How to Work Problems Using Mean, Median, and Mode

Kori Vagner By :
October 27, 2017 in , , , ,

mean, median, and mode

What are the differences between Mean, Median, and Mode?

Mean, Median, and Mode are three of the different ways to work statistical problems. Let’s start with mean. Mean just means the average. For example when someone says the average of the two numbers 20 and 40 is 30, they are referring to the mean. The best way to help you understand how to find the mean is to take all of the numbers you want to find the average for and add them together. Next, you will want to divide your total by the number of items you added.

Example 1: Find the mean (average) for the following numbers: 10, 58, 18, 34, 35, and 21.

         Step 1: Add all of the numbers together

         10 + 58 + 18 + 34 + 35 + 21 = 176

         Step 2: Divide the total from step 1 by the number of items added together, so in this case we would divide by 6 because we added together 6 numbers.

         176/6 = 29.33

Example 2: Find the mean (average) for the following numbers: 9, 10, 11, 20, 14, 15, 18, 7, and 5

         Step 1: Add all of the numbers together

         9 + 10 + 11 + 20 + 14 + 15 + 18 + 7 + 5 = 109

         Step 2: Divide the total from step 1 by the number of items added together

         109/9 = 12.11

Median

Now for finding the median. When you think of median you think of the word medium, right? When you go to get a drink at a restaurant, they usually have three options: small, medium, or large. The medium option is smack dab in the middle and that is exactly what median means. It means the middle value.

It is easy to find the median value in a set of numbers with an odd number of values. For example, the median (middle) value of the set (1,2,3,4,5) is 3. The answer is 3 because it is smack dab in the middle. But what about for an even number set???

If you are trying to find the median for the set  (1,2,3,4), you don’t have a middle value, so you will have to find the average of the two numbers in the middle, which are numbers 2 and 3. Remember to find the average you add the number together ( 2 + 3 = 5)  and then divide total by the number of items (5/2 = 2.5). Your answer is 2.5, which is your median for this example.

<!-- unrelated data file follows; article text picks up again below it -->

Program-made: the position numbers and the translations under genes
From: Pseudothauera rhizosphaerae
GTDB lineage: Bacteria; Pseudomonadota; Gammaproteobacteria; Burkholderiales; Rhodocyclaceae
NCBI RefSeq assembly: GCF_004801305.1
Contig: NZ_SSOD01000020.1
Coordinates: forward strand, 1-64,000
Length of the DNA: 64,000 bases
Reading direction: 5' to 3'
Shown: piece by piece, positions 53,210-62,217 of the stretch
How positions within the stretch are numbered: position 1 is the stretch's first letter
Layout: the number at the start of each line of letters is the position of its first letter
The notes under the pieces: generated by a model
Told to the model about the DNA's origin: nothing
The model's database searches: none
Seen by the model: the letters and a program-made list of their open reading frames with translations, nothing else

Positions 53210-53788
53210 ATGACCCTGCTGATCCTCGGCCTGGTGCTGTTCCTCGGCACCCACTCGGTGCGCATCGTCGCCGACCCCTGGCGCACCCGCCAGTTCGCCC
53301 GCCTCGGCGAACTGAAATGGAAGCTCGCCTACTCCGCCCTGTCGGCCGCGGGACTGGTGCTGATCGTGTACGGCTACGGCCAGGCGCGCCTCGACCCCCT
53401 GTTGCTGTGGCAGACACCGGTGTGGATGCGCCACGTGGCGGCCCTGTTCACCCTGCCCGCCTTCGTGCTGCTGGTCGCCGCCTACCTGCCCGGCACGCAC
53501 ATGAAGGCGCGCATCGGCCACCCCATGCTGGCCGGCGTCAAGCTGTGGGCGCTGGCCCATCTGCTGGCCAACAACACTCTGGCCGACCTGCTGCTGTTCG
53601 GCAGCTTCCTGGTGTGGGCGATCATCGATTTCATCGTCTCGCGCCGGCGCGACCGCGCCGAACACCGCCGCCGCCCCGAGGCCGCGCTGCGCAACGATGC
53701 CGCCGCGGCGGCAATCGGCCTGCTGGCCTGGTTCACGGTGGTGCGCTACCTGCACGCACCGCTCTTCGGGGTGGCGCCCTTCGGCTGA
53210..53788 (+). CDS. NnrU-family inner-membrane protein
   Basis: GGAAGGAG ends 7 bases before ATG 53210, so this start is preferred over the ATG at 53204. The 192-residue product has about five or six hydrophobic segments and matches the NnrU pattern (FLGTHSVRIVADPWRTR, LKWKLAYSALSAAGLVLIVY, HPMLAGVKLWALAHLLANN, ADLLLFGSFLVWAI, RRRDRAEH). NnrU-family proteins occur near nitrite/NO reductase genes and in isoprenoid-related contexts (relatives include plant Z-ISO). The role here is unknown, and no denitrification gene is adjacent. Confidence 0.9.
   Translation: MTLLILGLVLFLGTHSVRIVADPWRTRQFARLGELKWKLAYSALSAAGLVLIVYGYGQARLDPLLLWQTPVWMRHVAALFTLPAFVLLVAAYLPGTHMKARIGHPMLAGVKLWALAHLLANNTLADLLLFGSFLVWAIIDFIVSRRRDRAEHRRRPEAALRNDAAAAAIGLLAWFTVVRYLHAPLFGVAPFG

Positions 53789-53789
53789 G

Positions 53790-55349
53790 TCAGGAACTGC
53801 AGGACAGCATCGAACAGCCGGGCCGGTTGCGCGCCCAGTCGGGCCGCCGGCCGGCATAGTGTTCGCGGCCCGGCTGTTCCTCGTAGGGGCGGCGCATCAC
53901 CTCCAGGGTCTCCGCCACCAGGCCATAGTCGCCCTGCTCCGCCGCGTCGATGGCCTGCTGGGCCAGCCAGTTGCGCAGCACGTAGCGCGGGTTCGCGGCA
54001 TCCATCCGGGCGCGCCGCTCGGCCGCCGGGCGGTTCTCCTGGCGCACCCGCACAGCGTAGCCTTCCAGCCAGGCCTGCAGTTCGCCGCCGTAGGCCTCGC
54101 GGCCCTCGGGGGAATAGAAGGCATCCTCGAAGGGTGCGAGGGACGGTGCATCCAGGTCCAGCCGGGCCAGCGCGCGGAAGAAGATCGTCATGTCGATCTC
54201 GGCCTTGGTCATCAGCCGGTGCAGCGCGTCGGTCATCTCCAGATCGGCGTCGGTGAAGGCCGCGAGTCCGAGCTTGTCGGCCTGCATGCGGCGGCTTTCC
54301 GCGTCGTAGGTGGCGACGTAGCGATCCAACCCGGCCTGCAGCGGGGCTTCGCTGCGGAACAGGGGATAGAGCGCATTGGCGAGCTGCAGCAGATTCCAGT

RELATED: ACT Prep Starting Point

Example 1: Find the median (middle) for the following set of numbers: 4, 7, 10, 11, 15, 18, 21

         Step 1: Make sure all numbers are in numerical order (they are! :))

         Step 2: Find the median number (middle)

         Because it is an odd set of numbers, the middle value is 11. No more work needed!  WOO HOO

Example 2: Find the median (middle for the following set of numbers: 12, 9, 10, 4, 21, 22, 18, 26

         Step 1: Make sure all numbers are in numerical order

         Re-ordering of numbers = 4, 9, 10, 12, 18, 21, 22, 26

         Step 2: Find the median number (middle)

         This is an even set of numbers. Because of this, we have two middle numbers: 12 and 18. We now need to find the average of these two numbers:

         12+18 = 30

         30/2 = 15  — The median is 15

Mode

The last thing to understand is the mode. The mode is the most frequently occurring value in a set of numbers. It is common to have 2 or more different numbers occurring the same number of times and in that case you would have multiple modes.

The easiest way to explain modes is to practice example problems.

Example 1: What is the mode of the set: 1,3, 3, 5, 5, 7, 9, 10, 10, 10, 11, 11

         Step 1: Find the number or numbers that occurs more frequently than any other number in the set of numbers.

         Answer: 10, because is occurs 3 times in the above set, which is more than any other number listed

Example 2: What is the mode of the set: 5, 5, 10, 20, 20, 30, 40, 50

         Step 1: Find the number or numbers that occurs more frequently than any other number in the set of numbers

         Answer: 5 and 20, because both numbers occur 2 times in the above set, which is more than any other number listed.

Side Note

You may be wondering why anyone would want to use the median over the average? The answer is because the median gives a more accurate depiction of the true middle number. If you only use the mean (average), you could get a slightly higher number than using the median.

For example, the average income in the United States might be $50,000 even though most people make way less. Thousands of people with $20,000 incomes are balanced out by a few people who make in the millions. This is an example where you would want to use the median over the mean (average). 

Summary
How to Work Problems using Mean, Median, and Mode
Article Name
How to Work Problems using Mean, Median, and Mode
Description
Learn how to work problems using mean, median, and mode. In order to work problems using mean, median, and mode, you must first know the differences in terms
Author
Publisher Name
Test Prep Store
Publisher Logo
By | 2017-10-27T18:31:17+00:00 October 27th, 2017|ACT, Algebra, GMAT, GMAT Quant, SAT|0 Comments